LFF 2019: Blackbird – Review

Release date – N/A, Cert – N/A, Run-time – 1 hour 37 minutes, Director – Roger Michell

A family regather for one last time together to say goodbye to their terminally ill relative (Susan Sarandon).

Almost every year during that patch between Boxing Day and the New Year, while all the big pre-Christmas blockbusters are still competing at the box office, a small film is usually dropped into the market to often mixed or somewhat weak reviews. Either a drama with ideas somewhat similar to It’s A Wonderful Life, a mild family based comedy-drama or just a generic American family comedy; all of these almost always having a big name ensemble cast. Blackbird – while not currently having a release date – falls into the second of these categories. Adapted from his 2014 film Silent Heart writer Christian Torpe pens the story of a family coming together as the terminally ill mother (Susan Sarandon) prepares to live her final days; choosing to quietly take her life rather than suffer by gradually being locked in her own body.

This decision is, of course, met with varying responses from the family. While husband (Sam Neill) and daughter, Jennifer (Kate Winslet), seem to be fine with the idea other daughter Anna (Mia Wasikowska) secretly wishes for more time to spend with her mother, objecting against the idea. Add into the mix the boring husbands, latest partners, and children of the family, and the best friend of Sarandon’s character (featuring names such as Rainn Wilson and Lindsay Duncan) and the different opinions of the group begin to show and create tensions in what’s intended to be a time of calm.

It’s clear from the subject matter that Blackbird could easily be seen as a straight upsetting drama, however Torpe’s screenplay chooses to inject comedy into the piece to create a lighter tone, possibly with the intention of creating a more human piece. However, the scenes throughout the film appear to alternate between comedy and drama, giving a sense of imbalance. With this being the case it almost feels as if the film itself isn’t sure as to whether it’s a comedy or a drama, as often it certainly feels as if it’s not a mix between the two. A feeling that’s further brought about by the occasionally improvised feel to a number of scenes, some feeling as if they are being performed on a stage rather than as a part of a film – in fact you could easily be forgiven for thinking that this was an adaptation of a play rather than another film. The lengthy nature of some scenes and interactions further creating the stage-like feel that large amounts of the film hold.

While there are one or two laughs throughout the piece, coming from conventional places such as misunderstandings or a bickering family. Much of Blackbird’s central ideas and moments come from places of convention. To an extent this is a film that has been seen a number of times before, making this feel particularly cliche and at times nothing more than rather cheesy, as is possibly to be expected from a feature such as this. The performances throughout are perfectly fine and in many ways reflect the conventional nature of the film. Piecing together as each new element is brought in. Adjusting to the tone depending on what the scene or moment requires, confliction, upset, humour or even just displaying the feeling of casual memories of walking a route taken during childhood. In fact if there’s one box that the film and the performances within it don’t tick it’s that of subtlety. While there is some slight subtlety scattered throughout the piece much of the tone and ideas attempted to be conveyed are mostly very matter of fact, although not quite bordering on being in the face of the viewer.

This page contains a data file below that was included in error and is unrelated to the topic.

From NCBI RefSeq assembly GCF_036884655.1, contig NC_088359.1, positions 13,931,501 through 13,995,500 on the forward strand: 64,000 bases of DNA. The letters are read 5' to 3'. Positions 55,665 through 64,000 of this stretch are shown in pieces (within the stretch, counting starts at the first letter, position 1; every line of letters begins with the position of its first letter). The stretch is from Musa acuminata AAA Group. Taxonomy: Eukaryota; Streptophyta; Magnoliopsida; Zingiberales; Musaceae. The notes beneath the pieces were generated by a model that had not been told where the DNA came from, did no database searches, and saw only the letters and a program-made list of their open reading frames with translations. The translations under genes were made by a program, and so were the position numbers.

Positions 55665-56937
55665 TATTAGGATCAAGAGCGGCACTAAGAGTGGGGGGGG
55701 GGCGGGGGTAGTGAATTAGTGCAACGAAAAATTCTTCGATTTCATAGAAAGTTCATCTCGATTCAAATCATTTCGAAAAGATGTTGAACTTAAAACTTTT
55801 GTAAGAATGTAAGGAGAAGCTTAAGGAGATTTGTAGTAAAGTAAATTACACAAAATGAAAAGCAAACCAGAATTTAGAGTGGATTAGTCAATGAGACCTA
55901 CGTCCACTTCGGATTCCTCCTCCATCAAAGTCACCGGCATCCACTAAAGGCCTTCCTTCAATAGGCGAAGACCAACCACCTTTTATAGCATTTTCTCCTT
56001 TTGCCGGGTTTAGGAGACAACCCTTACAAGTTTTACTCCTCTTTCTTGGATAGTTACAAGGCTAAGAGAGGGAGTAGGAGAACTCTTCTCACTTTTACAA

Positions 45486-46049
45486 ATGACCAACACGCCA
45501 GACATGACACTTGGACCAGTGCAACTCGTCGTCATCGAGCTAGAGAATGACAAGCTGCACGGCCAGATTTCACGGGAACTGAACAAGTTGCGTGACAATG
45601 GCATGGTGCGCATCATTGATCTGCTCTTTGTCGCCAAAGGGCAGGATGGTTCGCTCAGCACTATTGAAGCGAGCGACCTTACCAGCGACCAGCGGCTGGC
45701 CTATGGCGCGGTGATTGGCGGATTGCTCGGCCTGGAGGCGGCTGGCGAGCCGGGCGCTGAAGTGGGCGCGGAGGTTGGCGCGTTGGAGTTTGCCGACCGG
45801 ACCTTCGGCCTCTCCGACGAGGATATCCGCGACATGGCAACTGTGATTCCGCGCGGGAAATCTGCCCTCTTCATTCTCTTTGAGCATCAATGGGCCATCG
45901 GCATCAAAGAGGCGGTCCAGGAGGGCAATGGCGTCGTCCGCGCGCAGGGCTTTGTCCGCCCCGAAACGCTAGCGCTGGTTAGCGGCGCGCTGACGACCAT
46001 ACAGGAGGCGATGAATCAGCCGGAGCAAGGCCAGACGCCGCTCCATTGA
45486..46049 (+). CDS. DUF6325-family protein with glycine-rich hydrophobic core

When everything is brought together the final result is something very safe and conventional. Playing to what we’ve seen a number of times and therefore not quite packing the emotional punch, or at times comedic point, that it may be aiming for it overall feels rather average. The performances are fine and the screenplay, might like the film itself, might feel slightly improvised and tonally imbalanced at times, but overall the film is perfectly fine. It has some decent enough elements and goes through with enough ease to make it a perfectly fine mild family based comedy-drama that fits in with the likes often released between Boxing Day and New Year.

Blackbird has a number of tonal issues, often brought about by the slightly improvised feel. And while it does seem to heavily rely on convention it’s perfectly fine for what it does, and the big name cast also puts in a good turn to help keep things going.

Rating: 3 out of 5.

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